Staffe is a workaholic, that or he doesn't trust the team he works with. Either way, as one of his past cases resolves leaving him threatened by the perpetrator and his gang of thugs, Staffe is planning a holiday. Which he cancels, or avoids, when somebody starts killing known sex offenders. Paedophiles keep dying, bizarrely, violently and Staffe and his colleagues find themselves in the invidious position of trying to find the killer of people that, well, does anybody really care. Guy Montefiore has a young teenage daughter of his own and he's not impressed with the bad habits her mother is handing onto her, but then he's also busy stalking teenager Tanya. Meanwhile Staffe mourns for his broken marriage, tries to help an old friend, and support a sister who is the victim of domestic violence (and who has moved into his house).
SUFFER THE CHILDREN has a very complicated plot line. It's overly complicated to be frank, which is a pity, as lurking within the complication, and slightly over dramatic goings on, there's a character set that had some promise. Mind you, yet another paedophile / vigilante / should anyone care because the victim's not a nice person - well it seemed very much like it had been done before and, even with all the ancillary goings on, there was nothing particularly startling or surprising. I think that's probably my biggest problem with SUFFER THE CHILDREN, predictable and a little boring and I wasn't all that shocked, or surprised, or disturbed or even particularly interested by the end.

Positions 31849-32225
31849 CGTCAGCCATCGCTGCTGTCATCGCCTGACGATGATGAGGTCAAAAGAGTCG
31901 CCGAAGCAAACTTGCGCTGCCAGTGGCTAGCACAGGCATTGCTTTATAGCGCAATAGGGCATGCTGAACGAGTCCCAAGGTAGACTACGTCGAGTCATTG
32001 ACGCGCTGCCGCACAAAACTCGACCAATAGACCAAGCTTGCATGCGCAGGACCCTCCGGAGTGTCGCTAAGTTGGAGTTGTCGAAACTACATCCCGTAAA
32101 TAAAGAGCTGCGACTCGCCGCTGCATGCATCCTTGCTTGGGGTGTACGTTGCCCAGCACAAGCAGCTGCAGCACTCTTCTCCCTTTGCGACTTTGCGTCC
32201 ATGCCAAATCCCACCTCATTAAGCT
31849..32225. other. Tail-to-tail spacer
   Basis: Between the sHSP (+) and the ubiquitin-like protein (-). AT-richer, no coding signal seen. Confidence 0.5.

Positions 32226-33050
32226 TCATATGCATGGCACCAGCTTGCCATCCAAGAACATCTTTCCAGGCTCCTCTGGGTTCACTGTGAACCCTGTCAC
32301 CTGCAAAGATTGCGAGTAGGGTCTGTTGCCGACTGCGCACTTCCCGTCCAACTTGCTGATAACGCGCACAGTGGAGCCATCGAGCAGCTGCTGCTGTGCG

FEVER OF THE BONE - Val McDermid
There are reasons why Val McDermid is one of the best in the business when it comes to writing crime fiction and they are all contained in FEVER OF THE BONE.
Tony, Carol and her team are all familiar but evolving characters. Characters you care about. Several different threads of the plot weave in and out of each other, changing emphasis at just the right time for maximum suspense.